The Law Society says only a successful appeal can prevent the career of Auckland defence lawyer Barry Hart from ending in disgrace.
The Lawyers and Conveyancers Disciplinary Tribunal has ruled that Mr Hart be struck off the roll of barristers and solicitors after it found him guilty of professional misconduct.
In August this year, the tribunal ruled that Mr Hart had failed to pay a private investigator, obstructed the Law Society's investigation into his behaviour and over-charged a client.
The charges were brought by the Law Society. President Jonathan Temm said on Friday though Mr Hart has done a lot of good during his 46-year career, obstructing a society investigation is a very serious offence.
Mr Temm said all lawyers are under a professional obligation to assist the regulator of the legal profession with its inquiries.
He said Mr Hart's poor disciplinary record, coupled with his obstruction of the investigation, led the tribunal to decide he is no longer a fit and proper person to practise law in New Zealand.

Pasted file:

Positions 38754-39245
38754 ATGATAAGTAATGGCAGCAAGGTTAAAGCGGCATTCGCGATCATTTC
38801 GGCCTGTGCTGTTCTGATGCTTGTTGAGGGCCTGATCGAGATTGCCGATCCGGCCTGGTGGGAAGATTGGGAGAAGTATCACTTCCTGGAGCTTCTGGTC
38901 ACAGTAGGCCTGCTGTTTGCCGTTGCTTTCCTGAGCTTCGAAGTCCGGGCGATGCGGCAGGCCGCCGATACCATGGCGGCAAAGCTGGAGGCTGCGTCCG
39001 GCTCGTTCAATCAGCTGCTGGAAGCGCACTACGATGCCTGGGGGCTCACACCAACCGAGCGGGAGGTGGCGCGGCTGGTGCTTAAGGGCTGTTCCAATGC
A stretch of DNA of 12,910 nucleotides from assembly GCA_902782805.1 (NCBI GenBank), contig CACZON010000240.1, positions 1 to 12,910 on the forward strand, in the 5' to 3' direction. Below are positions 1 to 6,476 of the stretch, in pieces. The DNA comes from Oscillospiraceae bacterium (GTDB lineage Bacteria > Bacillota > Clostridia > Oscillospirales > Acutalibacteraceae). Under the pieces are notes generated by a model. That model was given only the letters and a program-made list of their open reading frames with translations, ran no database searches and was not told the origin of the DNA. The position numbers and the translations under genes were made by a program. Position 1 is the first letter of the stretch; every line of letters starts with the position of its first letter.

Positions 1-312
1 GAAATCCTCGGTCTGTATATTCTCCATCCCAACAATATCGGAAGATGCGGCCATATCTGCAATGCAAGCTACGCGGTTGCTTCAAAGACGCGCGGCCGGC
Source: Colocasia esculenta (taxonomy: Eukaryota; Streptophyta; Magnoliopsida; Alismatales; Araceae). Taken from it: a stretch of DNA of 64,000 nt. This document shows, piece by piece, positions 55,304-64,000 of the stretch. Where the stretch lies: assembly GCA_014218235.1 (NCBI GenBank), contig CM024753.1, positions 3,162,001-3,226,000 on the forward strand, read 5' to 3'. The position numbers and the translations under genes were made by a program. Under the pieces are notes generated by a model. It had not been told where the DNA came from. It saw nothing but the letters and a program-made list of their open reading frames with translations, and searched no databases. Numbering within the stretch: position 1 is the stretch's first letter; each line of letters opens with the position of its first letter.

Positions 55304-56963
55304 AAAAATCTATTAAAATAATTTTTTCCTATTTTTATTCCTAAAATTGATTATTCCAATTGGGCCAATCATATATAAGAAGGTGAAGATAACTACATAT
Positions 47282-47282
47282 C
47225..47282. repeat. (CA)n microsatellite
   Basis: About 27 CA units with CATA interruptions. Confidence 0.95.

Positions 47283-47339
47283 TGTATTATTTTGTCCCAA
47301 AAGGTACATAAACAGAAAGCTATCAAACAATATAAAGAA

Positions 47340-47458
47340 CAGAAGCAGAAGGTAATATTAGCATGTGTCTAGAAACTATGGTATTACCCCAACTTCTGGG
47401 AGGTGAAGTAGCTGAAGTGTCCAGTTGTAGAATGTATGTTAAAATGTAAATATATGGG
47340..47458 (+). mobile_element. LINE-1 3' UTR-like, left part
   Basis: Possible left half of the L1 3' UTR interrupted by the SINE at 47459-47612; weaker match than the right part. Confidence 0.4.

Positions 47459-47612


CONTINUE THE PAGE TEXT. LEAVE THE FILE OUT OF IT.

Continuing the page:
Mr Temm told Radio New Zealand's Checkpoint programme on Friday the tribunal has also ordered Mr Hart return $20,000 to a client who was charged $35,000 for the lawyer's services in 2008.
"He's also been ordered to pay a good deal of other costs, including the tribunal's costs and the Law Society's costs, and that'll be somewhere in the order of $140,000 by the time this is all finished.
"Subject to the appeal being dismissed, I'm confident that this is a career ending moment for Mr Hart."
Mr Hart says he has appealed against the tribunal's verdict and sentence.
He has been suspended from practising law, pending the outcome of his appeals.